A fantasy football site which rewards ineptitude leads off Ian Plenderleith's guide to low quality web-browsing. And ideas don't get much worse than on a site offering pet coats for sale in club colours

There are few football fans who haven’t attempted to manage fantasy teams at some point over the past ten years, because we all harbour an illusion that we could do a better job than the men who are paid millions just to mostly mess up. Then we discover that the players we picked did not perform to expectations. This has not led to a noticeable rise in understanding of the trials and setbacks suffered by those in charge of a real team, but at least most of us now realise, after finishing in position 124,971 of whichever league we entered, that we are just as clueless as the men we routinely scorn and heckle from the safety of the stands.

For all of us losers out there, there is now a website that caters to our tendency to pick out the worst players. Shocker Soccer is a fantasy game where you pick the 11 (or seven in the recent mini Euro 2004 version) biggest legirons you can think of, and win points according to how badly they play. What could be simpler? While it may be hard to predict which players will perform well, most of us agree we wouldn’t want Emile Heskey leading our front line any more than we’d call for Rab Douglas to guard the goal.

Your players will win points if they pick up red or yellow cards, score own goals, are substituted, concede goals or, if they play up front, fail to score. Points are lost if your selections confound the critics by performing well, and you have to spend a minimum amount on your players (so that you don’t pack your side with Evertonians). My tactic next season will be to follow whatever Kevin Keegan does. And how­ever well you do, it’s surely more fun willing players you don’t like to play badly and make mistakes than it is to cheer some striker play­ing for a team you hate to score another goal. There are even non-cash prizes on offer.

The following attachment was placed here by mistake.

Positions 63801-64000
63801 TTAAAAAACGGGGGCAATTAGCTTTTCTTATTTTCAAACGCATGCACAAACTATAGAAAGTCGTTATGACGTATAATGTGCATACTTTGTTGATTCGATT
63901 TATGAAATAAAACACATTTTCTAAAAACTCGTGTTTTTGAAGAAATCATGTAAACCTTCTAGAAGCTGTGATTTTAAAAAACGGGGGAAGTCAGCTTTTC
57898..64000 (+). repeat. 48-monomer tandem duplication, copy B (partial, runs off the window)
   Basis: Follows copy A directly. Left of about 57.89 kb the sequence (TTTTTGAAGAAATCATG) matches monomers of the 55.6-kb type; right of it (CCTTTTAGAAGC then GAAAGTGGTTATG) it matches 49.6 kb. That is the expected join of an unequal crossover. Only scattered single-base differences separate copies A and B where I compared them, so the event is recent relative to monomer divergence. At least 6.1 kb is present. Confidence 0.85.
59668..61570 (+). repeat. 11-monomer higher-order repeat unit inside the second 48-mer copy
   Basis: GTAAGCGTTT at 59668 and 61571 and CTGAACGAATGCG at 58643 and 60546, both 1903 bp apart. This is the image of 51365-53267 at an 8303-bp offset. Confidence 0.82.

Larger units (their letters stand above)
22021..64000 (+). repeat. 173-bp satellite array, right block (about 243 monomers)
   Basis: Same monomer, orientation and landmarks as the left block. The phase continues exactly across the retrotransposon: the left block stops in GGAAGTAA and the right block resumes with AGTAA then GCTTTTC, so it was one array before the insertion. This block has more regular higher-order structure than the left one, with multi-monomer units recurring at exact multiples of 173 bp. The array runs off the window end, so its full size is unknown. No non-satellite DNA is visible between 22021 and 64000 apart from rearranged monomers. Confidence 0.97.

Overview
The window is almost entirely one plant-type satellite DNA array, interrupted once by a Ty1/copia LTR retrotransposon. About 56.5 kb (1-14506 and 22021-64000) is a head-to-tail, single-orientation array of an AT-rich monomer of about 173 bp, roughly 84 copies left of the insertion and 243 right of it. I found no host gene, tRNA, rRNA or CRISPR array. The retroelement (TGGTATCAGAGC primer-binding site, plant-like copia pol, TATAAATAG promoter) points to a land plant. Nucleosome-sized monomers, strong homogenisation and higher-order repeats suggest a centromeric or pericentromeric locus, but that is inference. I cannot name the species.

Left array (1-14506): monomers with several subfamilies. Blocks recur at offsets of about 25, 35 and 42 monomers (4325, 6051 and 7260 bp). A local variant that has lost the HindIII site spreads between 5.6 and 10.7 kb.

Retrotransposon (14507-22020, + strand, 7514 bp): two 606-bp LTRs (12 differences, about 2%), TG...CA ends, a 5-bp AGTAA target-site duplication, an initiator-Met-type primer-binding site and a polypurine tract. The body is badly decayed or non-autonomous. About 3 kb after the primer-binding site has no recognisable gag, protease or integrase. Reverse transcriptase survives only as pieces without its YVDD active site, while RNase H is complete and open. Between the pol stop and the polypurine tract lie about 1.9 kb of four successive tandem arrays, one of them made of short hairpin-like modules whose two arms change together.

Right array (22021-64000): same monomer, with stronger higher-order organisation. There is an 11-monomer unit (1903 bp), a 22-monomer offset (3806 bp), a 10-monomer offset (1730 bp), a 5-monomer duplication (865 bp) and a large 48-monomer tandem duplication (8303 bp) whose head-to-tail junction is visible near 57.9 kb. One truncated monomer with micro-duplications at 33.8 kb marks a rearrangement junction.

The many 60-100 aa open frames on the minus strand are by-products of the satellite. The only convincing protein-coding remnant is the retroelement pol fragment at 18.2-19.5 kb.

Following on from that, the logical theme for this month’s column would be to feature websites about the worst players and teams of all time. I thought there would be dozens, but apparently not, so if some eager netsmith with a few hundred hours to spare is looking to create a site with a difference, there’s a niche waiting to be filled. In the meantime, I’ll stick with the theme “worst”.

The worst ever football merchandising idea can be found at Soccer Pets, where you can buy a waterproof, fleece-lined coat in the team colours of your choice to keep your dog, cat, horse and even your pig warm in winter. The photo gallery of customers’ pets wearing their wares is possibly the saddest thing I’ve ever seen on the web.

The worst example of a footballer’s imagination working ten times faster than his brain is at Aki Riihilahti’s home page, where we haven’t been for a while, but which is always worth a return visit. He sometimes seems more influenced by crystal meth than Crystal Palace these days, ranting at critics like a gibbering late-night bum. “You are just the bloody vegetarian dish in a kebab shop,” he told “journalists and politicians” this past season.

Aki has also appealed to readers for help by sending in ideas for his new gig with a Finnish fitness magazine, so perhaps his inspirational well has dried up. After all, as he points out in one of his columns: “Future is uncertain, ego is been shaken like a Polaroid picture.”

The worst example of how to run a York­shire football club that once played in the Premier League, part 3: Bradford City not only splashed out ridiculous wages to try to hold on to top-flight status, they later employed Bryan Robson as manager in a seemingly wilful attempt to follow county neighbours Barnsley and Sheffield Wednesday down the league.

The consequence was the threatened end of the club’s existence (still in the balance at the time of writing) and the Save Bradford City website was aiming to raise £250,000 by the end of June to rescue the club. One method includes flog­ging team merchandise on Ebay, with the most successful having been the sale for £1,000 of a set of “Bradford City shirt and shorts worn by Stuart McCall”.

I know it’s for a good cause and everything, but some poor bastard just got the worst bargain on the internet.

From WSC 210 August 2004. What was happening this month

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